Opening our hearts and finding compassion must come before any discussion on military intervention.

Photo courtesy of Aziz Abu Sarah.
A little Syrian boy kicks around a soccer ball. Photo courtesy of Aziz Abu Sarah.
building syria
The children build models of Syria. Photo courtesy of Aziz Abu Sarah.
Photo courtesy of Aziz Abu Sarah.
Peace. Photo courtesy of Aziz Abu Sarah.
Photo courtesy of Aziz Abu Sarah.
Despite a nation under fire, these children still find moments of laughter. Photo courtesy of Aziz Abu Sarah.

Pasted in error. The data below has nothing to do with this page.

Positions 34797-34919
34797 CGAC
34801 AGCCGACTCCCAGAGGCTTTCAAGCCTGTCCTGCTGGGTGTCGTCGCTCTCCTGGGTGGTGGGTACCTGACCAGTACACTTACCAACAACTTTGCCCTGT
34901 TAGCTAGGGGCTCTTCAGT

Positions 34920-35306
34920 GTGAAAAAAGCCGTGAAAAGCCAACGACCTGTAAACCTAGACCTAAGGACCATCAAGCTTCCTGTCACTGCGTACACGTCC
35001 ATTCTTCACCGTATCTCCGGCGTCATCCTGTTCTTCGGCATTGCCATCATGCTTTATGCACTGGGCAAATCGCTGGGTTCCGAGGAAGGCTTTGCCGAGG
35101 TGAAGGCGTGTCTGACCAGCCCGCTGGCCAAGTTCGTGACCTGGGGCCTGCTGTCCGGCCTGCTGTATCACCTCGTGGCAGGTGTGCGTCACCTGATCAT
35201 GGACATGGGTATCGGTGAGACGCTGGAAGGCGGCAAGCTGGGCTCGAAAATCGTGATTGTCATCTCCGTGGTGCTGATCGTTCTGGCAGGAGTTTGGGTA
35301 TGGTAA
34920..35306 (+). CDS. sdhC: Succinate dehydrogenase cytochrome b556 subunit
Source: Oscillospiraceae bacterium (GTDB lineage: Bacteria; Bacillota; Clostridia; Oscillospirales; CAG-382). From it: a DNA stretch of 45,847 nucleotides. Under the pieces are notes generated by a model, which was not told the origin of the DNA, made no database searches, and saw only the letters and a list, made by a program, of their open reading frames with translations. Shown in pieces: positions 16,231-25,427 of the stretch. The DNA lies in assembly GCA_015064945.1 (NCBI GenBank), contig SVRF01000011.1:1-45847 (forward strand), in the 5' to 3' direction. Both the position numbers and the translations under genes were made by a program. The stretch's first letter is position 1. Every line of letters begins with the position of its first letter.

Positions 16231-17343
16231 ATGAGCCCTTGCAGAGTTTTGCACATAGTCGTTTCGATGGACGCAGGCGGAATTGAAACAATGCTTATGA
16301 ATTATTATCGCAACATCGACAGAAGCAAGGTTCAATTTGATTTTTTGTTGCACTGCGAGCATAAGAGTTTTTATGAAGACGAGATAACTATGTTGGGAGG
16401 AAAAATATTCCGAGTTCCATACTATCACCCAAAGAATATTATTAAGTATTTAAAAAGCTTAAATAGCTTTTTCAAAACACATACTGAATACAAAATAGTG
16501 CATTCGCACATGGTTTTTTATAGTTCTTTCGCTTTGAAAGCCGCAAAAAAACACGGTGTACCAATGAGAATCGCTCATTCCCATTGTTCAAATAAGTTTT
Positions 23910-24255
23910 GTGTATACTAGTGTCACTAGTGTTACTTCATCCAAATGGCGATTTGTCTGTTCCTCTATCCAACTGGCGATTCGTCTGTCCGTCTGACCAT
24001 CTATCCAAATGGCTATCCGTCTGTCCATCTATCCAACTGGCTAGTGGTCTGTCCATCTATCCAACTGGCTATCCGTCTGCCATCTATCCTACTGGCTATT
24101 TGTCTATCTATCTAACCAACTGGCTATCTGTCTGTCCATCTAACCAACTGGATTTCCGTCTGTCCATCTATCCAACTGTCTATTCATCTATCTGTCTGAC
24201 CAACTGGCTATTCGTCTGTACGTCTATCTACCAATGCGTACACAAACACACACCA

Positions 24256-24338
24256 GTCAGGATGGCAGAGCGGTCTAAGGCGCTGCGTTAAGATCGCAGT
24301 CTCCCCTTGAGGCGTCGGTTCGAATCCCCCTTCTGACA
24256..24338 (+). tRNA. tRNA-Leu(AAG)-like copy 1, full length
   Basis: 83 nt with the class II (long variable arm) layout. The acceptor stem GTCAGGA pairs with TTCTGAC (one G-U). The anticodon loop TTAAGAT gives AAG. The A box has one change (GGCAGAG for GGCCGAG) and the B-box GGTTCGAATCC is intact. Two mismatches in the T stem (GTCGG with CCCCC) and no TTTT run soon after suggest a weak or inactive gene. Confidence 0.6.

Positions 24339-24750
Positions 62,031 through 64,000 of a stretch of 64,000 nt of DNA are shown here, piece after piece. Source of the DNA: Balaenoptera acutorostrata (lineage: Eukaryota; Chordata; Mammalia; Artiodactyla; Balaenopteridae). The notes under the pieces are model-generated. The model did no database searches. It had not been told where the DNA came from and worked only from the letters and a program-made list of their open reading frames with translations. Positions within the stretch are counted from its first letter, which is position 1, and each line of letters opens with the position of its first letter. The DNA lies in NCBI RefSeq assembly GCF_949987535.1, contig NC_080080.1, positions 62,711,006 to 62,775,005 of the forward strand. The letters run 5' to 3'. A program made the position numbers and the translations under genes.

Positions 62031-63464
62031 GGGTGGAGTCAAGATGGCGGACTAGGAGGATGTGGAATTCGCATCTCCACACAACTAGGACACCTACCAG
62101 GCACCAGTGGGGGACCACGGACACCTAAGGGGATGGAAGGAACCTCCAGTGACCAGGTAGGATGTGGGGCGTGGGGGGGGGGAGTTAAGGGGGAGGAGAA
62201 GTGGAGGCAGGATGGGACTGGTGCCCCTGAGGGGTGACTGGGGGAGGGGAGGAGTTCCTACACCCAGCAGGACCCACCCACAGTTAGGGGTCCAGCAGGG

A walking embodiment of the reconciliation he strives to achieve, Abu Sarah is a Muslim who works closely with rabbis and Christian groups and speaks Arabic, Hebrew, and English. “My goal isn’t to come in to a group of students or soldiers and say here’s my political view, you should think like me. I simply expose them to thoughts they’ve never heard before. Pain is very powerful, very destructive. But it can also be constructive. If you open up and listen to the other side’s suffering you don’t have to agree with their actions, but you can understand where they’re coming from.” In the U.S. he is co-executive director of George Mason University’s Center for World Religions, Diplomacy and Conflict Resolution (the oldest conflict resolution school in the world). There he builds alliances between Jewish and Arab Americans and has launched a unique study-abroad program bringing students to the Middle East and beyond. “Speakers and excursions delve into the true complexity of the situation here. We include every point of view—Israeli, Palestinian, Jewish, Muslim, secular, left-wing, right-wing, historical, cultural, environmental. This multi-narrative presentation of ideas is essential to seeing how you can work with very different mindsets toward conflict resolution.” Abu Sarah uses the same concept to create a new model of tourism. His rapidly growing Mejdi tour company has brought thousands of people to the region on trips that highlight diversity. “If you travel here with only one guide,” Abu Sarah notes, “you are limited to one point of view. That’s why we always try to have at least two guides, one Israeli and one Palestinian, plus many local guides all along the way. Whether you explore history, archaeology, or the environment you need all points of view or you’ll go home with a distorted, one-dimensional picture.” The multicultural spirit of the tours is reflected in the people who participate—Jewish congregations, seminary groups, Imams, rabbis, ministers, and students from around the world. Abu Sarah’s passion for peace bears practical fruit: students inspired to cancel tickets home to stay and intern with peace organizations, synagogue groups compelled to share their experiences with churches and mosques, travelers motivated to help build the struggling economy by connecting with local Israeli-Palestinian businesses, the brother of a suicide bomber reaching out to the father of a victim to apologize and say he didn’t find the act heroic, an Israeli teenager determined to join the army and kill Palestinians and now rethinking his decision. “When I see lives like this being saved from the cycle of violence and revenge it makes it all worth it. Maybe I can’t change things politically, but I can change people. And my small changes can make a difference in when this conflict will end. The more I do today, the faster peace will come.”